This homily for the Third Sunday of Lent is based on John 4:5-42.
Today’s Gospel gives us a strange little story. Jesus stops by a well while his disciples are off doing errands, and a Samaritan woman emerges to draw some water from the well. She probably eyes him cautiously. “A Jew,” she warns herself, quickly looking away. And then just when she least expects it, she hears the stranger address her: “Give me a drink.”
A modern reader like myself is shocked. “Really, Lord? Not even a ‘please’?” To our ears, Jesus’ statement grates like a terse command. The Samaritan woman is also shocked–but for an entirely different reason. She looks at Jesus and asks, “How can you, a Jew, ask me, a Samaritan woman, for a drink?”
You see, at that time, due to their religious disagreements, Jews kept away from Samaritans for fear that they would be contaminated. But here Jesus breaks that cultural barrier, shocking the woman. So, how could he? Well, it’s the kind of thing the Lord does: break down walls.
A lot more goes on in this story, and so much more can be said, but I’m stuck with the Samaritan woman’s question. I’m stuck because it is a familiar question, a question similar to different versions of a question I’ve heard myself ask the Lord countless of times: “How can you, the Son of God, ask me, a sinner for…?”
The feeling is probably best described as a mix of incredulity and awe. It’s hard to believe someone like Jesus would ask me–of all people–for something. Yet that’s what the Lord does. He counts on us to do the work and to make the difference. Remember, the first thing he did when he launched his public ministry was to recruit disciples. He didn’t need to, when you think about it. He could have done the whole thing all by his omnipotent self, but he chose otherwise. His reason for doing so has more to do with us than with him. It’s our need that he’s thinking of–our own need for salvation, our own need to be part of something greater, our own need to have to make the free choice to be part of that.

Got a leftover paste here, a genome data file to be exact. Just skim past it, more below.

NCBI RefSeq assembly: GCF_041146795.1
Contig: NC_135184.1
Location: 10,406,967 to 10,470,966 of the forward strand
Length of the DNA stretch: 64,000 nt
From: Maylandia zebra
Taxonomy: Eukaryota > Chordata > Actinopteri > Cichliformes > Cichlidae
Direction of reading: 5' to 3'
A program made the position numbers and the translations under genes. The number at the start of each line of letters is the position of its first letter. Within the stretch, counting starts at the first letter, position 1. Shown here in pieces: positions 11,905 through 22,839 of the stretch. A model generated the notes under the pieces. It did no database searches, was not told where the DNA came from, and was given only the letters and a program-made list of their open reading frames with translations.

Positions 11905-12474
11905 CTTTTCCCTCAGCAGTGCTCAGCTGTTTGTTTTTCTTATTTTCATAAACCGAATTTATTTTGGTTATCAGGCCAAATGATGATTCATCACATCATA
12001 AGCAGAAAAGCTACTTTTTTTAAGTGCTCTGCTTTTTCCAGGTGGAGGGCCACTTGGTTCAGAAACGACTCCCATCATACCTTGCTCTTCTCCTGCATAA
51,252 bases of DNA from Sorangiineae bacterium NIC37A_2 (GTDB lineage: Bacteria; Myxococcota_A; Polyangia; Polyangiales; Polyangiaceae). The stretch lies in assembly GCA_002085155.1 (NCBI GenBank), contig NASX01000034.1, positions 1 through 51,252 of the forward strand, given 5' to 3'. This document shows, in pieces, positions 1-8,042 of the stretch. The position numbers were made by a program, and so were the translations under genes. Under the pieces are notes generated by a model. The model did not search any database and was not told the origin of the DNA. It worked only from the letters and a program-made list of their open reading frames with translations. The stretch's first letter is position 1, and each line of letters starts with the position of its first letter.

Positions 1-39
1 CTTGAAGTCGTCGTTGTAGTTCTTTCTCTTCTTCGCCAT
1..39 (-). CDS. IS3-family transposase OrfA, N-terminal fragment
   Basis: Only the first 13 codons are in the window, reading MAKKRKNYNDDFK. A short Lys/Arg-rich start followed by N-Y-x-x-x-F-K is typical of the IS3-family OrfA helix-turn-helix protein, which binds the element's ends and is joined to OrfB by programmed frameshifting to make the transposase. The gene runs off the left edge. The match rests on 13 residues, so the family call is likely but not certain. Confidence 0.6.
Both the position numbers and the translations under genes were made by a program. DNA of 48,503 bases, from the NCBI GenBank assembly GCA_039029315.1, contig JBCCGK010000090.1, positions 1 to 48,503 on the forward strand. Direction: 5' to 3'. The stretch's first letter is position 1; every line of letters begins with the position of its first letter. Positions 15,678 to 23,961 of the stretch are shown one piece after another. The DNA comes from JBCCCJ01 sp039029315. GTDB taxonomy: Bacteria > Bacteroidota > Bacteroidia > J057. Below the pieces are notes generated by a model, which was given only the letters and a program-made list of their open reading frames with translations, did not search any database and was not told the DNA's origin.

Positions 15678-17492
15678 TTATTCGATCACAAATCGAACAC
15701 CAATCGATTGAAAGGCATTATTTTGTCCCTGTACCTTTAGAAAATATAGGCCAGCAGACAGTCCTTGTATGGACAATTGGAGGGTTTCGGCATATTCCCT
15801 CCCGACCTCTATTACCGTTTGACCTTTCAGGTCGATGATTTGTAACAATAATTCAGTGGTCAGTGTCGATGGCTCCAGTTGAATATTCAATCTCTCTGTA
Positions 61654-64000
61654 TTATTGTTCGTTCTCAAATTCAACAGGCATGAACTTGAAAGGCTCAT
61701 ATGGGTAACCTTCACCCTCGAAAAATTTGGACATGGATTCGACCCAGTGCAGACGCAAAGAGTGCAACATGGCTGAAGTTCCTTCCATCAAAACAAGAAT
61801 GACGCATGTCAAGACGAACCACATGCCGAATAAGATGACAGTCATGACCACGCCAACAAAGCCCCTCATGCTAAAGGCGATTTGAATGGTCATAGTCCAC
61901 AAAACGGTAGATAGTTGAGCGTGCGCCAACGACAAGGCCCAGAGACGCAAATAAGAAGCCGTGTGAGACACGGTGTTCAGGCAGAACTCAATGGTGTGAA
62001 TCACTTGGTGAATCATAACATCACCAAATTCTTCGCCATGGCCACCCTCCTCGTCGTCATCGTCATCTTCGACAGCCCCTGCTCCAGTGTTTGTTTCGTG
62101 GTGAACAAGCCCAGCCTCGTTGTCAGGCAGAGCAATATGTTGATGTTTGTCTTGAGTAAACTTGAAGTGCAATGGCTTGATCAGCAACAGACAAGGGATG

That’s exactly what happens in his conversation with the Samaritan woman. By asking her for a drink, what he has in mind is not his own need, but hers: her need for living water, the kind that only he can furnish.
So today is a good time to ask ourselves: “What is the Lord asking from me?” It may be some kind of project that can help other people. Or it may be as simple as reaching out to someone around us whose life is submerged in loneliness and pain. Or it may be as simple as just making the right choices in our lives.
Realizing what the Lord asks of us, perhaps we can feel our hearts brim over with incredulity and awe, and we too may ask him, “How can you, my Lord, ask me, a sinner, for something like this?” But remember, whenever the Lord asks us for something, what he has in his mind is our own need.